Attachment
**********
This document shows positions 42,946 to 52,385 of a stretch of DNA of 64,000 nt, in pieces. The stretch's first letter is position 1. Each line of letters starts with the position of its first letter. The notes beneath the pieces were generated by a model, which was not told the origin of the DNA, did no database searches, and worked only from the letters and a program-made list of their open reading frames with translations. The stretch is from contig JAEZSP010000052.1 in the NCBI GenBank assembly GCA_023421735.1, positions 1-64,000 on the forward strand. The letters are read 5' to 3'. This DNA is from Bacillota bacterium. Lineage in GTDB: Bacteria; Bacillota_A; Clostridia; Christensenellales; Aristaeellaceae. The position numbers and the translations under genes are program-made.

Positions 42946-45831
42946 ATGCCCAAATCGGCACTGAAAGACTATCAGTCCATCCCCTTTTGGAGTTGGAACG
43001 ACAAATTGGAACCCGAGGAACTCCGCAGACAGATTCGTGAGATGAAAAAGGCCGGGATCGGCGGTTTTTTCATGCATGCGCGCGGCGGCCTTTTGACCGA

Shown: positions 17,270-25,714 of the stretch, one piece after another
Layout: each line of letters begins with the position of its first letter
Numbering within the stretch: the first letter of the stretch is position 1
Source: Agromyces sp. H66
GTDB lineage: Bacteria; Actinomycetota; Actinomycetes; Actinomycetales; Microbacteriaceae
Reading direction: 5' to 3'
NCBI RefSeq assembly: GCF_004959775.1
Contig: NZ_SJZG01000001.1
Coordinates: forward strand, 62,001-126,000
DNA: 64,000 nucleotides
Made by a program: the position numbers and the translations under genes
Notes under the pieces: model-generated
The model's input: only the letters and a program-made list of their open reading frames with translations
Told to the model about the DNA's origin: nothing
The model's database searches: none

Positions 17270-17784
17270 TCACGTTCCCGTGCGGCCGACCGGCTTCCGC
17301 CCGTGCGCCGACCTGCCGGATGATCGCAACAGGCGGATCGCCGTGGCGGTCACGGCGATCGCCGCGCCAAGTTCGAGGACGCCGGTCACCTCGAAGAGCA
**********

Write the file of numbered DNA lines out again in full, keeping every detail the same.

This document shows positions 42,946 to 52,385 of a stretch of DNA of 64,000 nt, in pieces. The stretch's first letter is position 1. Each line of letters starts with the position of its first letter. The notes beneath the pieces were generated by a model, which was not told the origin of the DNA, did no database searches, and worked only from the letters and a program-made list of their open reading frames with translations. The stretch is from contig JAEZSP010000052.1 in the NCBI GenBank assembly GCA_023421735.1, positions 1-64,000 on the forward strand. The letters are read 5' to 3'. This DNA is from Bacillota bacterium. Lineage in GTDB: Bacteria; Bacillota_A; Clostridia; Christensenellales; Aristaeellaceae. The position numbers and the translations under genes are program-made.

Positions 42946-45831
42946 ATGCCCAAATCGGCACTGAAAGACTATCAGTCCATCCCCTTTTGGAGTTGGAACG
43001 ACAAATTGGAACCCGAGGAACTCCGCAGACAGATTCGTGAGATGAAAAAGGCCGGGATCGGCGGTTTTTTCATGCATGCGCGCGGCGGCCTTTTGACCGA

Shown: positions 17,270-25,714 of the stretch, one piece after another
Layout: each line of letters begins with the position of its first letter
Numbering within the stretch: the first letter of the stretch is position 1
Source: Agromyces sp. H66
GTDB lineage: Bacteria; Actinomycetota; Actinomycetes; Actinomycetales; Microbacteriaceae
Reading direction: 5' to 3'
NCBI RefSeq assembly: GCF_004959775.1
Contig: NZ_SJZG01000001.1
Coordinates: forward strand, 62,001-126,000
DNA: 64,000 nucleotides
Made by a program: the position numbers and the translations under genes
Notes under the pieces: model-generated
The model's input: only the letters and a program-made list of their open reading frames with translations
Told to the model about the DNA's origin: nothing
The model's database searches: none

Positions 17270-17784
17270 TCACGTTCCCGTGCGGCCGACCGGCTTCCGC
17301 CCGTGCGCCGACCTGCCGGATGATCGCAACAGGCGGATCGCCGTGGCGGTCACGGCGATCGCCGCGCCAAGTTCGAGGACGCCGGTCACCTCGAAGAGCA